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State v. Davis

Court of Appeals of Ohio, Ninth District, Lorain

May 7, 2018

STATE OF OHIO Appellee
v.
ANTHONY W. DAVIS Appellant

          APPEAL FROM JUDGMENT ENTERED IN THE COURT OF COMMON PLEAS COUNTY OF LORAIN, OHIO CASE No. 16CR093262

          GIOVANNA V. SCALETTA-BREMKE, Attorney at Law, for Appellant.

          DENNIS WILL, Prosecuting Attorney, and NATASHA RUIZ GUERRIERI, Assistant Prosecuting Attorney, for Appellee.

          DECISION AND JOURNAL ENTRY

          DONNA J. CARR, Judge.

         {¶1} Defendant-Appellant Anthony W. Davis appeals from the judgment of the Lorain County Court of Common Pleas. This Court affirms.

         I.

         {¶2} In connection with a homicide, Davis was indicted on two counts of murder, two counts of felonious assault, one count of tampering with evidence, and two counts of having weapons while under disability. The murder and felonious assault counts each included a firearm and repeat violent offender specification. The charge for tampering with evidence included two accompanying firearm specifications. Ultimately, the State dismissed one of the firearm specifications accompanying the tampering with evidence charge.

         {¶3} Davis filed a motion to suppress alleging that police elicited his initial statements without providing the warnings set forth in Miranda v. Arizona, 384 U.S. 436 (1966). Thus, Davis argued that his later post-Miranda statements were also inadmissible as fruit of the poisonous tree. The State opposed the motion and a hearing was held. The trial court issued a journal entry overruling the motion to suppress. The trial court found the officer's testimony credible and concluded that the public safety exception applied. Thus, the trial court determined that the officer's initial questioning inquiring about a weapon did not require Miranda warnings.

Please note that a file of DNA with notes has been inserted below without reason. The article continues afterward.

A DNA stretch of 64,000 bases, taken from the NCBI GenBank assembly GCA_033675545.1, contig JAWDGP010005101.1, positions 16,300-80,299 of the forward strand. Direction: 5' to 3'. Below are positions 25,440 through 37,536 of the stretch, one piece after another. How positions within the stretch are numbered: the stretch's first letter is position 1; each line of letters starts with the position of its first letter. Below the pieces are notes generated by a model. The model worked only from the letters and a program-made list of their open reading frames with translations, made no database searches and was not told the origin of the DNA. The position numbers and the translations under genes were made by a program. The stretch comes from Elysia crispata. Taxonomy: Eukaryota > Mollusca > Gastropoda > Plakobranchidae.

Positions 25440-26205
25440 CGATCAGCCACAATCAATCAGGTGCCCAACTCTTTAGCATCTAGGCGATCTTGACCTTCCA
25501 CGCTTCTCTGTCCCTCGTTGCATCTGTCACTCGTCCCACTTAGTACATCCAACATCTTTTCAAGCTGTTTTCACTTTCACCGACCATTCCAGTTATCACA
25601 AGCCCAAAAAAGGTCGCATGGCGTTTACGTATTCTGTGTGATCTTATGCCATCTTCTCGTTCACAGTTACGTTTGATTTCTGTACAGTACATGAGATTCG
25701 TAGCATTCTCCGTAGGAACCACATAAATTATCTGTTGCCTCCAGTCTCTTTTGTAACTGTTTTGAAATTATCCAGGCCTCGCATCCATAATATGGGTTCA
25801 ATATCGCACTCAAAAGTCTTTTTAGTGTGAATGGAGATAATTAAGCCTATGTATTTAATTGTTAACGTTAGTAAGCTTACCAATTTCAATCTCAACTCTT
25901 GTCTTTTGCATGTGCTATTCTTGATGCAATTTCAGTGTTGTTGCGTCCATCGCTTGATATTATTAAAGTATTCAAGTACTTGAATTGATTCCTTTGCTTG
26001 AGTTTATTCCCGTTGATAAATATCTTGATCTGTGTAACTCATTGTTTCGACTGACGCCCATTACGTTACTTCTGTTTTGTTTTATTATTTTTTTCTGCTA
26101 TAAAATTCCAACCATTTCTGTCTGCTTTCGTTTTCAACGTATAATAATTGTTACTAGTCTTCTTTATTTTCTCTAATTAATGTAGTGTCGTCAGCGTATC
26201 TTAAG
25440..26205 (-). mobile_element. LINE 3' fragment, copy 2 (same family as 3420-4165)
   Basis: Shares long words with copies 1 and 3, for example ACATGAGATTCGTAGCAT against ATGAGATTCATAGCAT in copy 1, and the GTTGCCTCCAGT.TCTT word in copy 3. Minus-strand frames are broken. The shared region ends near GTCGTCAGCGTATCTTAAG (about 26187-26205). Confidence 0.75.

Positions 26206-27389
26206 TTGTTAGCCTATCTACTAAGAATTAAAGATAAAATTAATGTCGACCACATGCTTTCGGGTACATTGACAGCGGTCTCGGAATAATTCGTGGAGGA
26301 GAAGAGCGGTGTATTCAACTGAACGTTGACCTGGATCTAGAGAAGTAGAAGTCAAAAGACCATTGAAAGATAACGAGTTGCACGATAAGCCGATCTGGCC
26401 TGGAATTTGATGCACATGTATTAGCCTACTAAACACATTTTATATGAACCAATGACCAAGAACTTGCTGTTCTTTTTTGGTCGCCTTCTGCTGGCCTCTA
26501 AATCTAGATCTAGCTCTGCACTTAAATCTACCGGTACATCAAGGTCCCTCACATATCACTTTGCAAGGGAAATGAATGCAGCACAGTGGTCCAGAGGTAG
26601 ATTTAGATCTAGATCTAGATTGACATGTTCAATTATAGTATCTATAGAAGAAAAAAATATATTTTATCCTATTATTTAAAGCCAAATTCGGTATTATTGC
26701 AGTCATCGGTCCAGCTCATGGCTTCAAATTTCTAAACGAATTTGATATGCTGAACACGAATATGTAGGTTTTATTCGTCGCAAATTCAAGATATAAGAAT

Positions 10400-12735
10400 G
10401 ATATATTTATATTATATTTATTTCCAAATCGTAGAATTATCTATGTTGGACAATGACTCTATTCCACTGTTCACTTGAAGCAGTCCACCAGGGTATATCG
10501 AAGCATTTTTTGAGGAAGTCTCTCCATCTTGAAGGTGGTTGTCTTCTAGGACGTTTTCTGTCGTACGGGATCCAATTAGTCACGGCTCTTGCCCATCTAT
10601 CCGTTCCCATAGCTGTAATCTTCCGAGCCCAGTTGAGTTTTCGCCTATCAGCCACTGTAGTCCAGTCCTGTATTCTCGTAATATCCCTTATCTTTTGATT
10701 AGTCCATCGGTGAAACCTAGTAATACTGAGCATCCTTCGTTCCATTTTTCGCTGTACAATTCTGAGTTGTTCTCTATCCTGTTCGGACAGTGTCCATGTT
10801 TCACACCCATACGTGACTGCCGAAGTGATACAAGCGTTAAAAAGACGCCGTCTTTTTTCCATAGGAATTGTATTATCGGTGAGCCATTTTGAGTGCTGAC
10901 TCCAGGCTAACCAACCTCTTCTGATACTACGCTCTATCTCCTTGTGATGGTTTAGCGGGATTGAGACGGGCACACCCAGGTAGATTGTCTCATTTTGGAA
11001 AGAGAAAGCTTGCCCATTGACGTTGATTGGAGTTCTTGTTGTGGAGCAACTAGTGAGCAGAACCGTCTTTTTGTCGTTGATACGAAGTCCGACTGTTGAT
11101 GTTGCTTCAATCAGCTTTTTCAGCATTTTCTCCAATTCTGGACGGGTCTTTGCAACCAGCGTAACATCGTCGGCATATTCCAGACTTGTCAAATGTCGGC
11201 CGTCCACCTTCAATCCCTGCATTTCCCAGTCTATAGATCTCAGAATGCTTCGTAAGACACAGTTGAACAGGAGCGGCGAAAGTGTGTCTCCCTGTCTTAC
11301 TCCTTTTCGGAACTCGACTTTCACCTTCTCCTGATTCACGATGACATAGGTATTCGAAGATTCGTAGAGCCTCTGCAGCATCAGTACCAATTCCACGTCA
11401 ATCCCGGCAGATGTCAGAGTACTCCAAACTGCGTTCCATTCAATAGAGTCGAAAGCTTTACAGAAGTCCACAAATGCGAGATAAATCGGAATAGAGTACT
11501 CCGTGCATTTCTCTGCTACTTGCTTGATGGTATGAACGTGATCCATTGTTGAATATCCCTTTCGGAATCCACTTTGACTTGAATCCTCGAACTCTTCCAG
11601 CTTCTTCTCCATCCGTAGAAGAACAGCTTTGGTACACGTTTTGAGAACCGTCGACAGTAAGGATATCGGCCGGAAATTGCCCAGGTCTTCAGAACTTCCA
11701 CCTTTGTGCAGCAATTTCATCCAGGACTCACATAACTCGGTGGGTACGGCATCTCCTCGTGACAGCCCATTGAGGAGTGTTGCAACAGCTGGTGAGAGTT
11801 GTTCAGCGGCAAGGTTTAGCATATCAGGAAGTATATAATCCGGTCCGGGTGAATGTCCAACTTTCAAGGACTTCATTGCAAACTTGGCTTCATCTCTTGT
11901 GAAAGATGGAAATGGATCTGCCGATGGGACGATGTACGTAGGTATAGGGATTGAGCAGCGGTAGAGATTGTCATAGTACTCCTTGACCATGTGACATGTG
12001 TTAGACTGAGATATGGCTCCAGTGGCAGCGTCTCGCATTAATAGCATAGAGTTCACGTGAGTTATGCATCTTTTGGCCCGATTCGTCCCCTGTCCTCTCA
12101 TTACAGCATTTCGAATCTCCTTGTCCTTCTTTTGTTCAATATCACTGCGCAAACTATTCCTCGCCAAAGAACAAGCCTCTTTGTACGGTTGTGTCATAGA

{¶4} The matter proceeded to a jury trial. Davis was found guilty of the charges and specifications in the indictment and was sentenced to an aggregate term of 25 years to life in prison.

         {¶5} Davis has appealed, raising a single assignment of error for our review.

         II.

         ASSIGNMENT OF ERROR

         THE TRIAL COURT ERRED IN FAILING TO SUPPRESS STATEMENTS BECAUSE THE INITIAL QUESTIONING OF DEFENDANT-APPELLANT ROSE TO THE LEVEL OF CUSTODIAL INTERROGATION AND IS SUBJECT TO MIRANDA. (Emphasis added.)

         {¶6} Davis argues in his sole assignment of error that the trial court erred in failing to suppress Davis' statements. Specifically, he maintains that the police officers were required to Mirandize him prior to asking him about whether he had any weapons. Additionally, Davis asserts that the trial court's factual finding concerning what was asked of Davis was not supported by competent, credible evidence. Davis asserts that, during the initial questioning, he was asked where the gun was and maintains the trial court's finding that Davis was asked if he had any weapons was not based on credible ...


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